It can be a leader, but it has to be a new type of global leader, a new type that is based on respect and cooperation and engagement along common values in the long term.

You may watch the entire program here:


  1. Avatar Gabriel Farkas says:

    While the PBS Newshour has an average of 2.7 million viewers a night, ABC ‘s nightly news has 12 million viewers, NBC’s has 9.5 million, CBS’s 6.6 million and Fox’s Tucker Carlson cable program has 4.331 million viewers.

    Thus, calling the PBS Newshour “one of the most widely watched news program in the US.” is a slight exaggeration.

  2. Avatar Pierre Divenyi says:

    Either I am or she (Reka Szemerkenyi) is confused. She says she appreciates Trump’s policy and then she says that if the US wants to be a global leader it must change, it must show respect for and cooperation with the other countries. In other words, adopt policies different from Trump’s.

    So, what does she really think? Or should we be interested in what she thinks?

  3. Avatar András B. Göllner says:

    Don’t have the faintest idea what madame ambassador is taking about or why her meaningless ditherings are reproduced here. She has been very well treated as Viktor Orbán’s house frau. I’m sure she’d drop everything and run off to China to hob-nob with “Chee” at the drop of a penny if Orbán would ask her to. Rather than replaying her boring performance on PBS why not get her to come clean about her shady past serving Hungary’s kleptocrats? Rather than showing her as she is unpacking her groceries, why not ask, what is she and Viktor are hiding in their closets? I’m sure that troll who goes by the name Joe, could sniff it out for us ….

  4. Yes China is a dictatorship in every sense of the way. The fact that it silenced some doctors early on as it was trying to get a grip on things is not ideal. But neither is what happened in many other countries. For instance, people were told no need for a facemask, only because there was a shortage. Then of course we are surprised that some people are now skeptical when we are told we all have to wear one. The bottom line, China did what had to be done to get the outbreak under control. Not pretty, not ideal, there were lies, there was censorship of facts but they got it done. What about Western Europe and the US? It was a disaster in every which way we want to measure it. Containment largely failed innitially. In US it failed completely. We were never meant to do it, because we are not China, yet we expected similar results. Even if we are to assume the real numbers on deaths in China was 10x higher, it was much lower on a per capita basis than in most Western countries, aside from the Eastern part of the EU. Economically, China started recovering many months ago. It is forecast that it will not even see an economic contraction this year. The Western world on the other hand is devastated economically and there may be far more pain on the way.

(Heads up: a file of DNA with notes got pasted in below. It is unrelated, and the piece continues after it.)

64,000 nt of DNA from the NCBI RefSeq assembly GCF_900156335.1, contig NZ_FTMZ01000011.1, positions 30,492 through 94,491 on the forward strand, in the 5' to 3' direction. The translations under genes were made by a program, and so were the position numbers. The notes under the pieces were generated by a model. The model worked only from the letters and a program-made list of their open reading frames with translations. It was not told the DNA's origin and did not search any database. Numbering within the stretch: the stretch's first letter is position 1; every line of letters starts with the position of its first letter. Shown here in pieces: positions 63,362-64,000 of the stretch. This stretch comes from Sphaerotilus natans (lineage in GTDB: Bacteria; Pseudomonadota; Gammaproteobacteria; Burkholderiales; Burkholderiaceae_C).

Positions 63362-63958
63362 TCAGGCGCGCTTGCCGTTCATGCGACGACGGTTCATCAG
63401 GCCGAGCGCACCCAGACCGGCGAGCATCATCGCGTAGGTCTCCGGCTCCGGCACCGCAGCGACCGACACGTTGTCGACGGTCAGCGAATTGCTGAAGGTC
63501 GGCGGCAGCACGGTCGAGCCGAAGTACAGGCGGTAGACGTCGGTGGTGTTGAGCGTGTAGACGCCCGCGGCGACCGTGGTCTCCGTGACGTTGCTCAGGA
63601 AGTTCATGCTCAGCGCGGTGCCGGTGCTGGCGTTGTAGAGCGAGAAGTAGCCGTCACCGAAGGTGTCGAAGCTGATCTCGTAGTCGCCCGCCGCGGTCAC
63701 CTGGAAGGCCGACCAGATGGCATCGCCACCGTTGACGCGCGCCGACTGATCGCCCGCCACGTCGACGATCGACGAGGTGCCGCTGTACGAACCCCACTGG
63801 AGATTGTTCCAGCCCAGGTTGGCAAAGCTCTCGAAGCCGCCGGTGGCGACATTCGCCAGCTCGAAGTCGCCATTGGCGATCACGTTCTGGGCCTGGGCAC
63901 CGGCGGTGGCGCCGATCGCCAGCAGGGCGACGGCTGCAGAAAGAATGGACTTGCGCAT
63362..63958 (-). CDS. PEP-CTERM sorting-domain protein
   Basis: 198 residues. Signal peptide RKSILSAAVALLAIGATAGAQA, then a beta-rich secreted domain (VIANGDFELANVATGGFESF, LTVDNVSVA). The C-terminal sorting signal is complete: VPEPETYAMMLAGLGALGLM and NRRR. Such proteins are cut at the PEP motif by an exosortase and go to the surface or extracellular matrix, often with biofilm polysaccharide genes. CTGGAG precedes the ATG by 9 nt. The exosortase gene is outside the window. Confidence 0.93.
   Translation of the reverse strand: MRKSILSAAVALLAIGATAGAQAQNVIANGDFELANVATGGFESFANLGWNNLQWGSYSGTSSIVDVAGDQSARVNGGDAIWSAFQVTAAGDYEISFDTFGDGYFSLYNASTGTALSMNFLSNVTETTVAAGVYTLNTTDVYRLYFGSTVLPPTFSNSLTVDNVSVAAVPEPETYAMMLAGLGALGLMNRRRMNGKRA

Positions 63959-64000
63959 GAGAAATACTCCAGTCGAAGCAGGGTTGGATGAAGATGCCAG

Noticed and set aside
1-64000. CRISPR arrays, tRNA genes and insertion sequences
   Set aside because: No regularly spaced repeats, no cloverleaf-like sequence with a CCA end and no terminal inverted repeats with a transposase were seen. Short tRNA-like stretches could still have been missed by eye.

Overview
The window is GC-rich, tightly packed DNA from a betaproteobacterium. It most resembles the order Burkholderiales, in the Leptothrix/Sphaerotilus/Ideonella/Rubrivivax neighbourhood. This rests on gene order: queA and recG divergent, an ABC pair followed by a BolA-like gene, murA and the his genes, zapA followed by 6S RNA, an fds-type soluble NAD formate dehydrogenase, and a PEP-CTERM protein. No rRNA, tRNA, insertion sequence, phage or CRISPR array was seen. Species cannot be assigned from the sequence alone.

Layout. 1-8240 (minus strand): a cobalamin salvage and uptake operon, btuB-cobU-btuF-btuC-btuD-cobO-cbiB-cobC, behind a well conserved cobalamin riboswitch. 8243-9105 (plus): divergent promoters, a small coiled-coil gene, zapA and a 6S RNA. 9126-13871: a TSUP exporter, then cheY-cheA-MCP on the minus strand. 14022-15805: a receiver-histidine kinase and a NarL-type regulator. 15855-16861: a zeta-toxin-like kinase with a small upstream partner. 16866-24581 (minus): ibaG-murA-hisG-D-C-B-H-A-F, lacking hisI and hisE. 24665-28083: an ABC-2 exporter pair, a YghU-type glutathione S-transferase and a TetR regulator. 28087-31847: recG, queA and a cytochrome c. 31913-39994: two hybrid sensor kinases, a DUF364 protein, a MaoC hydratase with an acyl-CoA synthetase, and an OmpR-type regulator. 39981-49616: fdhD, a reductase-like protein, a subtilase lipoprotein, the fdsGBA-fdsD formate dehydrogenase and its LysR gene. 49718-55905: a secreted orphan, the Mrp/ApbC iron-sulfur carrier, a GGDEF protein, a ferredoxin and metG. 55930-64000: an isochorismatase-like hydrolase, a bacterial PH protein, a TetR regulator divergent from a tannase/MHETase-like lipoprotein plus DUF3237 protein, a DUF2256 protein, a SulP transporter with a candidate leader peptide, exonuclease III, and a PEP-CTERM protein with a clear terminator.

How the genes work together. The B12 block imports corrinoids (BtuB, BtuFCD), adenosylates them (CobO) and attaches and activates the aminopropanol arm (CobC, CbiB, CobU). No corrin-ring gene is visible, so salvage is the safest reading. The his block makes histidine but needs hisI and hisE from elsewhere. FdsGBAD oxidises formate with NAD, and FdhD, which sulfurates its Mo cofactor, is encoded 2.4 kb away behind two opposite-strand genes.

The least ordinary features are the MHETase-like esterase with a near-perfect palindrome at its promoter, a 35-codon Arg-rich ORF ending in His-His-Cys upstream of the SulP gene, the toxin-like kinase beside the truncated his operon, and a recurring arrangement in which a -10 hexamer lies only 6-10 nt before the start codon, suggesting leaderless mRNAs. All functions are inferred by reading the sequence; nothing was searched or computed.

So yes, China is a dictatorship, but what of the Western World? Increasingly a failure! We are more concerned with “social justice” and “environmental justice” and of course imposing “multikulti” than we are with getting things done, remaining competitive, public safety and so on. And yes, there is increasingly a dictatorship here too. It is a decentralized ideological dictatorship, with those daring to dissent facing swift acts of persecution, mostly hitting people with job loss, as we have seen countless times in the last few weeks.

Leave a Reply

Your email address will not be published. Required fields are marked *